Yesterday afternoon, when I got home, I opened my car door and immediately was washed over with the smell of cow manure. We live across the road from a large pasture and at this time of the year, there is a lot of cattle grazing there. The breeze was blowing just right—talk about “in your face!”
That reminded me of something else. Last week, Sherod and I were in the den watching TV in the late evening. Although it is Mo’s habit to go have a nap before going to bed, he hadn’t done so yet; he was draped across Sherod’s feet. Tux was snuggled into her favorite cushions on the sofa. All of a sudden, she was like something out of a cartoon, seeming to leap straight up, right out of a deep sleep. She began to bark ferociously and Mo followed suit. They kept running back and forth between the back door and the windows in the den and they would. not. stop. I finally decided to let them out and as soon as I opened that door, I knew what had them so upset: skunk. Lord have mercy, the smell. In that split second after opening the door, those two had gone tearing out and now, my fear was they’d get sprayed and then what would we do???!!! The skunk must have skedaddled fast enough to avoid having to let loose that smell.
The next day, I stood and talked to Mark, our friend who keeps his horses, Gus and Jack, with us. He comes over to feed them regularly so we stood in the pole barn for a quick visit while the horses ate their oats. Mark worked for the state as a biologist until he retired and is our local expert on wildlife; when I told him about the night before, he just kept saying, “Boy, you lucked out! They say try this and try that if your dogs get sprayed by a skunk but I am here to tell you there ain’t nothing you can do because it is absorbed into the skin and into the hair and it’s just nasty.”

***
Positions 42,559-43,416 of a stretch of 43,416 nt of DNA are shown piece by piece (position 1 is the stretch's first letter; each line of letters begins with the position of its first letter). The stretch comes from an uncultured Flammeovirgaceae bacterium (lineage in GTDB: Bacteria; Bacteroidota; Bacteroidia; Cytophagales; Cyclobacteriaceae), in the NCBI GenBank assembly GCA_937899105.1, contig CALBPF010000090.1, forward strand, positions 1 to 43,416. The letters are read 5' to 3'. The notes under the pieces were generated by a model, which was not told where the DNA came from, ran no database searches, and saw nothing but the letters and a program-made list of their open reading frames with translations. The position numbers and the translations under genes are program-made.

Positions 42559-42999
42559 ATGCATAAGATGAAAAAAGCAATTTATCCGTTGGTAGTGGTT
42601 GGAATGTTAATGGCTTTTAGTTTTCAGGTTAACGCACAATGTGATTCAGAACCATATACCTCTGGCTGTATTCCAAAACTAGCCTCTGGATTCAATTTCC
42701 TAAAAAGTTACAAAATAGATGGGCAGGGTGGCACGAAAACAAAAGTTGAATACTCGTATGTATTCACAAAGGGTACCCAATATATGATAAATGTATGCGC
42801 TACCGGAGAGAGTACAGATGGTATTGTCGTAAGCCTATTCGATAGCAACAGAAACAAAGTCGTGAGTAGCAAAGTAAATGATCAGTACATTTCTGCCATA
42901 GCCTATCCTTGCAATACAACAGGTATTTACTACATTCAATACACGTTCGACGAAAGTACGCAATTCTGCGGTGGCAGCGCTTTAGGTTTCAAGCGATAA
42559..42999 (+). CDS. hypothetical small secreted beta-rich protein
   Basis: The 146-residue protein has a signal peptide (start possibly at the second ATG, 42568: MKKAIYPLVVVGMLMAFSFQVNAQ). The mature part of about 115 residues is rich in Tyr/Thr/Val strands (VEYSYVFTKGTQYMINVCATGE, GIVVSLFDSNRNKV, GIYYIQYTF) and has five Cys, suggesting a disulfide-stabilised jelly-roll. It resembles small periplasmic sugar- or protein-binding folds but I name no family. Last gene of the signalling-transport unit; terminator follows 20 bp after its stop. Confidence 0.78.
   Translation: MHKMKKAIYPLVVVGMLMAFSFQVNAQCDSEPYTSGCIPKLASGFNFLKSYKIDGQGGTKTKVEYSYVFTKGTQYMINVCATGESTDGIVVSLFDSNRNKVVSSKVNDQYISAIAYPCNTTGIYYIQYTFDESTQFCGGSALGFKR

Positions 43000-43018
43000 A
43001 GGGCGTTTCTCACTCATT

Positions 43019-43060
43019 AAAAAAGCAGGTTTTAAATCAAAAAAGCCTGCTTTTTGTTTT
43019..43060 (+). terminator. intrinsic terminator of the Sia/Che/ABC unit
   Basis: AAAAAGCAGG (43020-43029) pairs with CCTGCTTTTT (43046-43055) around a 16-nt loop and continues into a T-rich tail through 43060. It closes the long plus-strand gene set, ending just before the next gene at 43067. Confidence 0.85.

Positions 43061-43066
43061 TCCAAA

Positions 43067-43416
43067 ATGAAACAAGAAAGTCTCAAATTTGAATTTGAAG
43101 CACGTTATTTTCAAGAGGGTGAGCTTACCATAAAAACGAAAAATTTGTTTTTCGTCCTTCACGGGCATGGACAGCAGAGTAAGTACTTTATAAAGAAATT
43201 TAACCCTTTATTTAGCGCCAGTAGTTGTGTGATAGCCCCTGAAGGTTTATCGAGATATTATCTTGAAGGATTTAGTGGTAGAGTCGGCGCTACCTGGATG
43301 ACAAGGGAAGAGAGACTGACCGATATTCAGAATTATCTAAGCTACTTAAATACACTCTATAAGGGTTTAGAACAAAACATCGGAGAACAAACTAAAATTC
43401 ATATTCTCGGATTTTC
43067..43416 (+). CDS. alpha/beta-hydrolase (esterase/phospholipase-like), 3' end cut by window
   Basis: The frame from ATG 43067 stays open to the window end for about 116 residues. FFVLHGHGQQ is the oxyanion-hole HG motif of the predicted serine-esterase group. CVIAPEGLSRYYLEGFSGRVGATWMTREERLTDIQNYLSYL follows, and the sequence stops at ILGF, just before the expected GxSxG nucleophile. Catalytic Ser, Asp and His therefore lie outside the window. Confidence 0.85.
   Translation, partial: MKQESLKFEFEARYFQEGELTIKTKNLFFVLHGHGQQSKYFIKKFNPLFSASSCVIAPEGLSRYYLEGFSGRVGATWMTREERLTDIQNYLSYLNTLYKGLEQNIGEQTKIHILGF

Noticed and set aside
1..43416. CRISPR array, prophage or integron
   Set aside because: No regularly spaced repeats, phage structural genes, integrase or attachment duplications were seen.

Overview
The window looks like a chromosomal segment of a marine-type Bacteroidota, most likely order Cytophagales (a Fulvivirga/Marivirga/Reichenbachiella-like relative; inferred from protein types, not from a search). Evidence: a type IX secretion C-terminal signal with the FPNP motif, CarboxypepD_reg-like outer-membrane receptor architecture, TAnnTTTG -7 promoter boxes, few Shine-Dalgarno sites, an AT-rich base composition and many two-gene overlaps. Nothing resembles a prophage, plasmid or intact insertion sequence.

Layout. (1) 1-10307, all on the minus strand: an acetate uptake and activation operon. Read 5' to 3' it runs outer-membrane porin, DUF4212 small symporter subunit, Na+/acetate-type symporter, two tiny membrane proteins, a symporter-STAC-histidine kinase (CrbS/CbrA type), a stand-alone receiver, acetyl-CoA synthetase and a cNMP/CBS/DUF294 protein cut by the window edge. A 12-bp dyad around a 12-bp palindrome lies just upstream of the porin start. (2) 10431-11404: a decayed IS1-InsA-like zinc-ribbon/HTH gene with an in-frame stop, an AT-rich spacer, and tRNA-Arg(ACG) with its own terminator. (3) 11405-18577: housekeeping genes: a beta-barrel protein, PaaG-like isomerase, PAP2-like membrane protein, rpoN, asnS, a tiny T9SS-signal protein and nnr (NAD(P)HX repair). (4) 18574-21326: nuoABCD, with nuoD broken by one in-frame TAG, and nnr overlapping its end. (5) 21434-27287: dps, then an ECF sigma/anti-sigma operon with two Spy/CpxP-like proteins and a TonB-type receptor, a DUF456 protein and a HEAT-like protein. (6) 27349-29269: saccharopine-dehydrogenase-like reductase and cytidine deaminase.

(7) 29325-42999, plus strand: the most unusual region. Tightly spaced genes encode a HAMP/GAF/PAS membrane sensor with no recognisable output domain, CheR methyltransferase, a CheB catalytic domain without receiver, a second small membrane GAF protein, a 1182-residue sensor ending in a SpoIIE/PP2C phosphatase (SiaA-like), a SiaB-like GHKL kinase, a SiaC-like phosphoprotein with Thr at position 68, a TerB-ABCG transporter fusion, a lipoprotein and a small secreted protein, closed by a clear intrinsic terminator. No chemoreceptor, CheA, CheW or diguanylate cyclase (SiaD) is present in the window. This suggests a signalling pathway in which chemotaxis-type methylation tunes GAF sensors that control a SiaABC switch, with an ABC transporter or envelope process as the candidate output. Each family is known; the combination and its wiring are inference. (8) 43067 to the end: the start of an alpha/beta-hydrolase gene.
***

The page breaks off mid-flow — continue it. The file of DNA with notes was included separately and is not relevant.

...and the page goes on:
Then he said that I should tell Sherod he needed to reconsider his armadillo trapping plan. For several months, our back yard has grown increasingly pock-marked, with small holes about 4 inches across and maybe 3-4 inches deep. That back lawn has been beautiful in the past and it has been making my spouseman nuts to see all the damage to that pristine lawn of his. He decided the holes looked like the work of an armadillo so he set up a trap. In case you don’t know, armadillos are blind so you set up these two by fours in a V-shape with the trap at the point. The armadillo ventures into the V, doesn’t know to turn around and ends up getting stuck in the trap.
A few months ago, there was a big old armadillo in the trap who (we thought) benefitted from our mushy hearts and was relocated far down the road in a pasture not close to any homes. When we told Mark what Sherod had done, Mark with his wildlife experience told us an armadillo that’s moved like that can’t make it in a new location and by law in our state you are supposed to kill it. I’d been sweating the thought of a new armadillo discovering a whole new meaning to finding oneself at a dead end. Turns out, skunks love to dig for grubs and Mark thinks there’s a good chance at least some of the digging is the work of the skunk. Unlike armadillos, skunks do ok in a relocation program so Mark suggested a can of cat food in the trap. We’ll see how that goes. If the Mallowman gets sprayed, he’s sleeping in the pole barn!
I don’t imagine I’m different than most everyone else: we become habituated to the space we occupy, take it for granted, and when newness has worn off, stop realizing just where we are. Now and then, by God’s grace, we are caught up short, made to stop and see, really see, where we are. So this week, I am mightily aware, can say with absolute certainty, “true this: I am now country.”
My favorite “country girl”!!!!
I had no idea that armadillos were blind or that they couldn’t be relocated. Thanks country girl for teaching this old country girl a few new tricks.